ISSN (Print) - 0012-9976 | ISSN (Online) - 2349-8846

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Strategies for Survival of Formerly Dominant Languages

Urdu in India

Like other languages once spoken by former dominant elites the world over, Urdu has suffered a decline in India since independence. But Urdu can draw lessons from those languages that have not only survived but even flourished. The primary onus for Urdu's rejuvenation, however, lies on Urdu speakers themselves.

The declining status of Urdu in north India since partition in 19471  is not unique, for it is only one of a number of languages of formerly dominant ‘elites’2 which have lost their power through the overthrow of multi-ethnic dynastic states and/or the dissolution of colonial regimes. I shall analyse a dozen cases for comparison with Urdu: six which have declined or died out (Manchu in China, Coptic in Egypt, Gaelic and Latin in the British Isles, Quechua in Peru, Arabic in Spain, and German in Eastern Europe) and six which have not only survived but flourished and even dominated in post-imperial eras (Anglo-Saxon over Norman French, Spanish and Portuguese over Amerindian languages, Afrikaans in South Africa and French in Canada achieving bilingual status with English, Hebrew over Yiddish and Arabic in Palestine/Israel and Catalan in Spain). In general, those that have survived or even flourished were brought by large-scale colonisation and/or religious conversion and were not just the languages of a conquering military elite. For instance, Urdu is both the official language and the lingua franca of Pakistan (and Kashmir) where many Arabs, Persians, Afghans and Turks settled and a majority of the pre-existing population was converted to Islam but not in north India and Bangladesh where, in the former area the majority of Hindus failed to be converted to Islam and in the latter where a majority accepted Islam but not the Urdu language which remained an elite medium until 1971.3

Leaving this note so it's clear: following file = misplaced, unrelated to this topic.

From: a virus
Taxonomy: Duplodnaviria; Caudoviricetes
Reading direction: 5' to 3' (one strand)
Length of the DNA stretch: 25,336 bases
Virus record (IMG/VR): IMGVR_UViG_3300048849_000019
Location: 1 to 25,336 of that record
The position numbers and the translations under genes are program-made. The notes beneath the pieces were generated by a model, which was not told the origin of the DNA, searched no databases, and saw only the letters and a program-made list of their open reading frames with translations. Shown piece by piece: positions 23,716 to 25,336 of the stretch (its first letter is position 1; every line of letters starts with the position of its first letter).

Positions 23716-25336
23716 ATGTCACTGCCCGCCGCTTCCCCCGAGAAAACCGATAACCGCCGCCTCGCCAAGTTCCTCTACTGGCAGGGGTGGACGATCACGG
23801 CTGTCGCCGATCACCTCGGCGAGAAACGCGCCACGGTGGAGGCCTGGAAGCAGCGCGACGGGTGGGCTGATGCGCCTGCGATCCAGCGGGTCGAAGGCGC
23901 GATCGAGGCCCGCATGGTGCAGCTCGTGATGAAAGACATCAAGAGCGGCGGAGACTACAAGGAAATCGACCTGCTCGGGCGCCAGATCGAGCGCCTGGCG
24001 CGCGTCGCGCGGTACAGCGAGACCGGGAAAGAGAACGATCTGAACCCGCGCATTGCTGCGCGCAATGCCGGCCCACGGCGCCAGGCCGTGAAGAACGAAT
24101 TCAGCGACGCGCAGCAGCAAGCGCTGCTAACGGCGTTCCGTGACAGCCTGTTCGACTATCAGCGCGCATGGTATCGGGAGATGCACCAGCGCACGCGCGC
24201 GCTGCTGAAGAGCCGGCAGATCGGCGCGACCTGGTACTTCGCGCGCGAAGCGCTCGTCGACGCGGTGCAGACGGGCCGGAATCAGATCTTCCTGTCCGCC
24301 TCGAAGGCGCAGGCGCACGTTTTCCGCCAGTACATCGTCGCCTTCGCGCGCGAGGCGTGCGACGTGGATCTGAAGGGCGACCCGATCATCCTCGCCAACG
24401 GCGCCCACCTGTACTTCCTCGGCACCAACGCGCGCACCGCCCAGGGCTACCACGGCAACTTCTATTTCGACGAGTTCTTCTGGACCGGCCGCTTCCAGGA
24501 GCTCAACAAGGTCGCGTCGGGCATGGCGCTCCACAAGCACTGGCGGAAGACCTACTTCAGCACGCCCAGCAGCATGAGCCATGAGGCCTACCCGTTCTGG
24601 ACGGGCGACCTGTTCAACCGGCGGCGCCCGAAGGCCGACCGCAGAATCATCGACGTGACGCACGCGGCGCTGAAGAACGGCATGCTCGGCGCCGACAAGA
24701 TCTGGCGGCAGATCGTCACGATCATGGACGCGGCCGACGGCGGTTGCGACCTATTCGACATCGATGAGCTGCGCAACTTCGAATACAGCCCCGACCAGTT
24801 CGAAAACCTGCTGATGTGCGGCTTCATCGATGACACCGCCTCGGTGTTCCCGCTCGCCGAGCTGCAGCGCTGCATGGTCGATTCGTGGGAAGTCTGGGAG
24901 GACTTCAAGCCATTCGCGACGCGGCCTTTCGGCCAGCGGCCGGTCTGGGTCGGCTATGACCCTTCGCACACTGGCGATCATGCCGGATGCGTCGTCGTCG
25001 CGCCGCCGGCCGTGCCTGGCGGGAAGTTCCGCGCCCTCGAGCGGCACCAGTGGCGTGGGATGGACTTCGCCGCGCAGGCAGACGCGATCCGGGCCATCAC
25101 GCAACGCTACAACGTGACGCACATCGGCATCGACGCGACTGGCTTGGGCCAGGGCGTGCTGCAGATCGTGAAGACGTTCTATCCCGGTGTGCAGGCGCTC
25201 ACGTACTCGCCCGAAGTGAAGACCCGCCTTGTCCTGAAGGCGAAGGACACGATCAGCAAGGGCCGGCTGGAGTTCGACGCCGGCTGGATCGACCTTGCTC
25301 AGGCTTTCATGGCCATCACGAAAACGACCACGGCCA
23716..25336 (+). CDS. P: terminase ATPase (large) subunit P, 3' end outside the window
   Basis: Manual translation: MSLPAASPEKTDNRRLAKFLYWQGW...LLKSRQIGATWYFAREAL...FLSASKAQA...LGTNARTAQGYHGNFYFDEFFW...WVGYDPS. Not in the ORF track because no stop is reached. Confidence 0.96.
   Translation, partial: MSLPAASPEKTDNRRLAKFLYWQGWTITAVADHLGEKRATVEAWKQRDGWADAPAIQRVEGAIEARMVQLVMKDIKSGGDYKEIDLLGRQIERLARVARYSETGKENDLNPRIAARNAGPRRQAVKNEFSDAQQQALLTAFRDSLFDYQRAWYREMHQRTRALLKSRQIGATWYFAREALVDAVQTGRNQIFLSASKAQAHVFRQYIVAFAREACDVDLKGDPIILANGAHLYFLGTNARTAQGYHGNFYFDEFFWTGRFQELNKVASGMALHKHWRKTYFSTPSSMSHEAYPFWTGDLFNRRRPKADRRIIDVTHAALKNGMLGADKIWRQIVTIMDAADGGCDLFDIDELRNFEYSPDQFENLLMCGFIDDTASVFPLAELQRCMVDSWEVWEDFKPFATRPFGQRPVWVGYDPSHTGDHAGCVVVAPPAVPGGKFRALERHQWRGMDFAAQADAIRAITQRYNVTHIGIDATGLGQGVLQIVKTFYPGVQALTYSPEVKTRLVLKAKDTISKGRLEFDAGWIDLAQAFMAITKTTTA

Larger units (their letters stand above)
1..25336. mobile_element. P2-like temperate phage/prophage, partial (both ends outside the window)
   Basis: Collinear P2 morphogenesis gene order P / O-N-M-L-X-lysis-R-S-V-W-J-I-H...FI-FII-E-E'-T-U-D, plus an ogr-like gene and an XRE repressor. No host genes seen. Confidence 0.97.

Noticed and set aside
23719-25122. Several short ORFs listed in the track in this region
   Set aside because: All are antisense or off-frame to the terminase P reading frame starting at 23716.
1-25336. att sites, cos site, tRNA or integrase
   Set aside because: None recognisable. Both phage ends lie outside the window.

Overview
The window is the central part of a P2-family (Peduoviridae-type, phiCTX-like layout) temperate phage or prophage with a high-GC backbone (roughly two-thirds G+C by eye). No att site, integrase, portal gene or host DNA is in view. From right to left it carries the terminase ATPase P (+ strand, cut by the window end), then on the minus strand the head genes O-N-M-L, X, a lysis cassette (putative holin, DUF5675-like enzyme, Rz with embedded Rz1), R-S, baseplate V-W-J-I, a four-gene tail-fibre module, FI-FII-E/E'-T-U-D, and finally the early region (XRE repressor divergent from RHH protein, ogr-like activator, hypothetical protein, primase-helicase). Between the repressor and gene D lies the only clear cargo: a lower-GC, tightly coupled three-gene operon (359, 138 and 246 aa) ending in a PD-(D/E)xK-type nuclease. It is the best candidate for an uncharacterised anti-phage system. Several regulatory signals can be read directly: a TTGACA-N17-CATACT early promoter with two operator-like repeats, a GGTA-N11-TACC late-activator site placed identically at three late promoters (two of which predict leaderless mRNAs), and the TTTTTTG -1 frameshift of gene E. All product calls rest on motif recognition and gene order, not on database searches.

Clearly, the varying characteristics of these cases affect the outcomes and the lessons to be drawn for the survival of Urdu.

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